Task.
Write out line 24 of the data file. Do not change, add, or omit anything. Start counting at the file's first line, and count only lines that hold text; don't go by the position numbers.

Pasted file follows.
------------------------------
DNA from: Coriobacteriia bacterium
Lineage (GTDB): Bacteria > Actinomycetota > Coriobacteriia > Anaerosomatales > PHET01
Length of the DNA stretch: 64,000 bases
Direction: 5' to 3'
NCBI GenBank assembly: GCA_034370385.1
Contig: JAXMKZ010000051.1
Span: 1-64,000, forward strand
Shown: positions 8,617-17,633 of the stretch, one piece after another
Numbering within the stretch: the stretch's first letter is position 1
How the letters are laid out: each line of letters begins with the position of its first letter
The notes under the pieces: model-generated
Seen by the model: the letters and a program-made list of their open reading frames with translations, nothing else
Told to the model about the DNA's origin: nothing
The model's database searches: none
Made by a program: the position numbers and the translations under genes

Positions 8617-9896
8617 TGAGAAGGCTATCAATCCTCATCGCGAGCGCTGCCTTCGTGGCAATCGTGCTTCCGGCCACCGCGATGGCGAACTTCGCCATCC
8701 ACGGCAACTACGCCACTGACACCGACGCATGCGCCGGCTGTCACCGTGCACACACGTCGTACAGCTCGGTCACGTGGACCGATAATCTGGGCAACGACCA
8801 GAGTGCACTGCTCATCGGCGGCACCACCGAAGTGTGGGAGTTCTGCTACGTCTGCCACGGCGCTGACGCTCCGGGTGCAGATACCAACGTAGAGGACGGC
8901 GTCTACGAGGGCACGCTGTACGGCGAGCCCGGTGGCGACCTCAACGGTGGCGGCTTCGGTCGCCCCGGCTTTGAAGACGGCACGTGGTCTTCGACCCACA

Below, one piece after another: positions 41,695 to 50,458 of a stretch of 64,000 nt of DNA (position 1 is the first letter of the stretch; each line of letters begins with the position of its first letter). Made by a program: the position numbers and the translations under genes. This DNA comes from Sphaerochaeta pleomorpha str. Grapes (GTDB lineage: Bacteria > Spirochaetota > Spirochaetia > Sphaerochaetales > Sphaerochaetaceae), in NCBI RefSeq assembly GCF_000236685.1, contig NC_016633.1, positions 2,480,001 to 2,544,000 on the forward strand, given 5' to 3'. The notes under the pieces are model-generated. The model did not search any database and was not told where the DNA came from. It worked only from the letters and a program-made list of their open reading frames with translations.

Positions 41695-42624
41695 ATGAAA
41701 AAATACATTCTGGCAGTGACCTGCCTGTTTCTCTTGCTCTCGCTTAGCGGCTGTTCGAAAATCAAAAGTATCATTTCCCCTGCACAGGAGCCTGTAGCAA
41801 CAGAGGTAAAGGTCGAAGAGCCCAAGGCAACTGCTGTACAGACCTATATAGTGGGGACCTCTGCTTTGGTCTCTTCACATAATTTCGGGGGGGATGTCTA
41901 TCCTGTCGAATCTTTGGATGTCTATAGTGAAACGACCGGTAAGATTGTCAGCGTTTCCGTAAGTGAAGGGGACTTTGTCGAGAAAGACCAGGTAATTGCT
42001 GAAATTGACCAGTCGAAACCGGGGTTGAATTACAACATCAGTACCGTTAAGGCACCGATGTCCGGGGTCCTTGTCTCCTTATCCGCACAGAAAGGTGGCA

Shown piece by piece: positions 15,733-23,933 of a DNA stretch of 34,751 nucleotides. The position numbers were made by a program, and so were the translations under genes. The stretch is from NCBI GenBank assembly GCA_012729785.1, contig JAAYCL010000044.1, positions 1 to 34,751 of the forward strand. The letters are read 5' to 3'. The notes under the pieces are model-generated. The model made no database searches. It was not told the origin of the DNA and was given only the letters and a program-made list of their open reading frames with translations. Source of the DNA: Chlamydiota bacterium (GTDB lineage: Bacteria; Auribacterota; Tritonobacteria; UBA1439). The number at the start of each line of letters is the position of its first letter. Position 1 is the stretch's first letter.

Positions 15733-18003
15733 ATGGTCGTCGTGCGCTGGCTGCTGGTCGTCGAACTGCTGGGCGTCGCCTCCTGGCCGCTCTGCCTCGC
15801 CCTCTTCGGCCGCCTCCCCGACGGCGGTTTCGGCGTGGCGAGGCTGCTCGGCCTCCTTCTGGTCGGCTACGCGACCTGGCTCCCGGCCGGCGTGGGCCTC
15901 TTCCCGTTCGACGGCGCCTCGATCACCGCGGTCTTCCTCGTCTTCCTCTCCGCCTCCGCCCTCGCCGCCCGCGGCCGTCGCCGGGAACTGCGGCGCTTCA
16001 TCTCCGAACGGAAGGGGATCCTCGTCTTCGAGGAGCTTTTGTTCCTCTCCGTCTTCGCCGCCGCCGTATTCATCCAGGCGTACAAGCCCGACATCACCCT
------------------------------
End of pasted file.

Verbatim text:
41701 AAATACATTCTGGCAGTGACCTGCCTGTTTCTCTTGCTCTCGCTTAGCGGCTGTTCGAAAATCAAAAGTATCATTTCCCCTGCACAGGAGCCTGTAGCAA